Sneaky Pete’s really isn’t a venue where people should be casually sitting down on the floor to enjoy the music. As Edinburgh’s rising new venue, with a varied host of both promising and established bands, the attendance rate is often high to maximum making from even more cramped conditions if people decided to feel more at home in this tiny venue.
But when those in front rows decided to put ass to floor it was all too easy to follow their actions because, you know, standing can be a rather tiring and numbing activity at gigs. And in fairness the music of opening band Eagleowl, is probably best taken in a more relaxing position. The songs are uncomplicated and deliberately set at a slightly meandering pace but never boring as one might expect from such descriptive qualities. Songs had slight yet subtle rhythms that took you in but never trapped you as hazy vocals are occasionally sung. It’s a simple set up with just a double bass and a guitar that seeped the audience into their listening proclivities for the night.
I was only expecting Eagleowl tonight so I have to admit that Dry the River came and started with a surprise – I thought they were just roadies. But surprises are always welcome by myself and this quartet from down south proved a most jaunty and pleasant one. With twinkling glockenspiel and catchy melodies, comparisons to the likes of Noah And the Whale found their way to mind but as their set progressed I felt desired to throw this out. The overall sound is fuller and satisfying taking cues from recent Americana folk with drums that often scurried and were more than easy to tap your foot to. Recent cuts from their latest EP The Chambers & The Valves sounded complete and likable due to a smiling eagerness the band seemed to have.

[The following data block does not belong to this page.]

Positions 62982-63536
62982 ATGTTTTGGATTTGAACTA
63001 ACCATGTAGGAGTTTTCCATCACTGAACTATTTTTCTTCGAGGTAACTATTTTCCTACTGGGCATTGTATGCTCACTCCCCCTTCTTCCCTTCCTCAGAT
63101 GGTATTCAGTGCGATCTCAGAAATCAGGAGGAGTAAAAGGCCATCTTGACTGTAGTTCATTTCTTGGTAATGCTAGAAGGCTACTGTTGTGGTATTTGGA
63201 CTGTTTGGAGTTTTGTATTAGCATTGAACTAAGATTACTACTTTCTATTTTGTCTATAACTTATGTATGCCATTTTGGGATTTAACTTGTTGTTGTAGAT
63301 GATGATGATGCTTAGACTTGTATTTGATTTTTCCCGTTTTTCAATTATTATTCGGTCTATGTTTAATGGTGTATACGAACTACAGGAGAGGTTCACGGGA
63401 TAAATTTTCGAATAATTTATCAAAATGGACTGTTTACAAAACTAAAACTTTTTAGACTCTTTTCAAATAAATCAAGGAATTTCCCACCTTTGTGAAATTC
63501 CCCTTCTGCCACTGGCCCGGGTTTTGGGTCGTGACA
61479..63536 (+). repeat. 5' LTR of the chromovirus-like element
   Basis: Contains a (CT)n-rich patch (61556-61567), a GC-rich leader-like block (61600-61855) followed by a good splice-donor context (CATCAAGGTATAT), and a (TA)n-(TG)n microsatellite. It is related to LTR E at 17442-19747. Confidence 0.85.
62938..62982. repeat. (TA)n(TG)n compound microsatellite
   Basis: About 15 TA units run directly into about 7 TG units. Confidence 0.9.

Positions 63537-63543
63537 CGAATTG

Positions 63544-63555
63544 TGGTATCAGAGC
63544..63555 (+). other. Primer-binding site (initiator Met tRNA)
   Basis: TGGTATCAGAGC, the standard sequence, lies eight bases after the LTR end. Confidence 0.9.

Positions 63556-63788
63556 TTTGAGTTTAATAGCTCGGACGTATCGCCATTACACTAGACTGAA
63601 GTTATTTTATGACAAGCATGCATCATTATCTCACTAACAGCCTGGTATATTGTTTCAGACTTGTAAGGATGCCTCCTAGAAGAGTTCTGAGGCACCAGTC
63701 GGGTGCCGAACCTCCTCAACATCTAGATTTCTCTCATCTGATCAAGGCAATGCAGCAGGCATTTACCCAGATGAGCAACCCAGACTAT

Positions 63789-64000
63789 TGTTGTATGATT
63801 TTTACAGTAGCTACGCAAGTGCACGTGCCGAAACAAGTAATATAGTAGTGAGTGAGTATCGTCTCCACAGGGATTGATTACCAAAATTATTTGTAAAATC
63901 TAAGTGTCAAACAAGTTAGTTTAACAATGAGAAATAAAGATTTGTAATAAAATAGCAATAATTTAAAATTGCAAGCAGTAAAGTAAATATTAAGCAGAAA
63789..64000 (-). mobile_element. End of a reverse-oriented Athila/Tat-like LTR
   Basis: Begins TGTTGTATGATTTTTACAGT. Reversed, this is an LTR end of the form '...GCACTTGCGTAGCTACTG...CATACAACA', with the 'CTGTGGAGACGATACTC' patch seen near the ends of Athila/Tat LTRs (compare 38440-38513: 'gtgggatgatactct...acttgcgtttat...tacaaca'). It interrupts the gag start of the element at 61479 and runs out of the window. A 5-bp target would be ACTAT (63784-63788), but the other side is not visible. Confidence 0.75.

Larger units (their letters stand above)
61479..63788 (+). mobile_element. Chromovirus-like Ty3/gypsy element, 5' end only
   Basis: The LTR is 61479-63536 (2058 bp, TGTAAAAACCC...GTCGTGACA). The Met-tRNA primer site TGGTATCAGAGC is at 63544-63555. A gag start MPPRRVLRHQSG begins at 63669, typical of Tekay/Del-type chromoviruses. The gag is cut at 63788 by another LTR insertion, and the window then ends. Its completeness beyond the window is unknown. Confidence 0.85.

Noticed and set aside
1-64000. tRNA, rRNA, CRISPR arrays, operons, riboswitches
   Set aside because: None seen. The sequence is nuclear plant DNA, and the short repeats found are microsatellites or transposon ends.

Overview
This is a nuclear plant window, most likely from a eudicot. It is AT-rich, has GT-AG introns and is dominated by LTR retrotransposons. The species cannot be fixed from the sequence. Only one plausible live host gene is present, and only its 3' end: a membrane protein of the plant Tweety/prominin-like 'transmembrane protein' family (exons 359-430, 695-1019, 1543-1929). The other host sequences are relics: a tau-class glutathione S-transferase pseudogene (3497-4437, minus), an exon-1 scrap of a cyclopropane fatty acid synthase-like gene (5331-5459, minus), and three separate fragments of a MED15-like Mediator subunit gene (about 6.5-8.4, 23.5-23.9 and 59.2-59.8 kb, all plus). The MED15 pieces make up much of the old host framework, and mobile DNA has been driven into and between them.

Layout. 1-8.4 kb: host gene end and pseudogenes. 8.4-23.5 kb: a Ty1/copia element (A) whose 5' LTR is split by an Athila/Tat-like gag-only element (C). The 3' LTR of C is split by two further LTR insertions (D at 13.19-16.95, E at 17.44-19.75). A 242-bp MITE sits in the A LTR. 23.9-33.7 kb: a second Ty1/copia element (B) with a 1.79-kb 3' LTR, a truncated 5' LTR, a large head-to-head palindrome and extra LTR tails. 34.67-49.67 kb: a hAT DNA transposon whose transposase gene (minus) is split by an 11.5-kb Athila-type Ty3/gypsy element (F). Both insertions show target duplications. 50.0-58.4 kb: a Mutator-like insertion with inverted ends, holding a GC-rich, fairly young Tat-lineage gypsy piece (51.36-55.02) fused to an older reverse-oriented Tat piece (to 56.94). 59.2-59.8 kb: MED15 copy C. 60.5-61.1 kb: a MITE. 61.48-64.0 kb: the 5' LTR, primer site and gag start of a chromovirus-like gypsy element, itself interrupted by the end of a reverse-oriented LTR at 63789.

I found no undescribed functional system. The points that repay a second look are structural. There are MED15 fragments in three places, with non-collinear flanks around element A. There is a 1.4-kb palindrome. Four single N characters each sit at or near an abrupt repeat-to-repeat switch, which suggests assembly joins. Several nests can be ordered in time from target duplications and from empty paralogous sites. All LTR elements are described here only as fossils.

Bowerbirds have been rightfully riding on the continued momentum latest album Upper Air has brought them. Though perhaps not as solid as their debut it had more than enough moments to entrance the listener along with continuing to act on the strengths the band had already made clear. Then, perhaps, seeing them live is the hat trick an avid fan needs to complete the fondness they will most likely have already mustered up through repeated playing of their songs and the friendly familiarity that is the result of doing so.
But as charming as the music is from them, Bowerbirds do have their deeper and darker side. Tonight it came with oddly stark yet non-deliberate emphasis on their ecological awareness that seeps into their lyrics. For some odd reason lines such as “It takes a lot of nerve to destroy this wondrous earth/ We’re only human; this at least we’ve learned” and the perhaps more subtle and subjective “show me all that you sacrificed” resonated in the increasingly hot and congested venue. I guess it goes to show that despite a sense of familiarity, things can still take on a different meaning from simply putting yourself in a new environment with them.
The material tonight leaned more on work from the latest album but the audience seemed happy with everything they were served from the pleasant tumble of “Northern Lights” to the thoughtful pace of “Hooves.” Up close it become clear also how intricate the melodies are as Phil Moore plucks as it his guitar, so expertly but so casually. Beth’s accordion did however lose the deep sound it captured on record but this but a minor qualm that could just be a technical fault. The only other real criticisms I could have put to their set was that it felt all too swift and also that it was disappointing for “Ghost Life” to not make an appearance for its bopping melodious chorus would have surely been a crowd pleaser, getting more than a few to sing along most likely. But really this was just Bowerbirds confirming something I already knew, that they are a commendable band who deserve to be still riding the waterfall of praise they created through their own doing. And I’m more than happy to have this confirmed to me again, whether it is just listening to their albums again or taking the chance to see them live.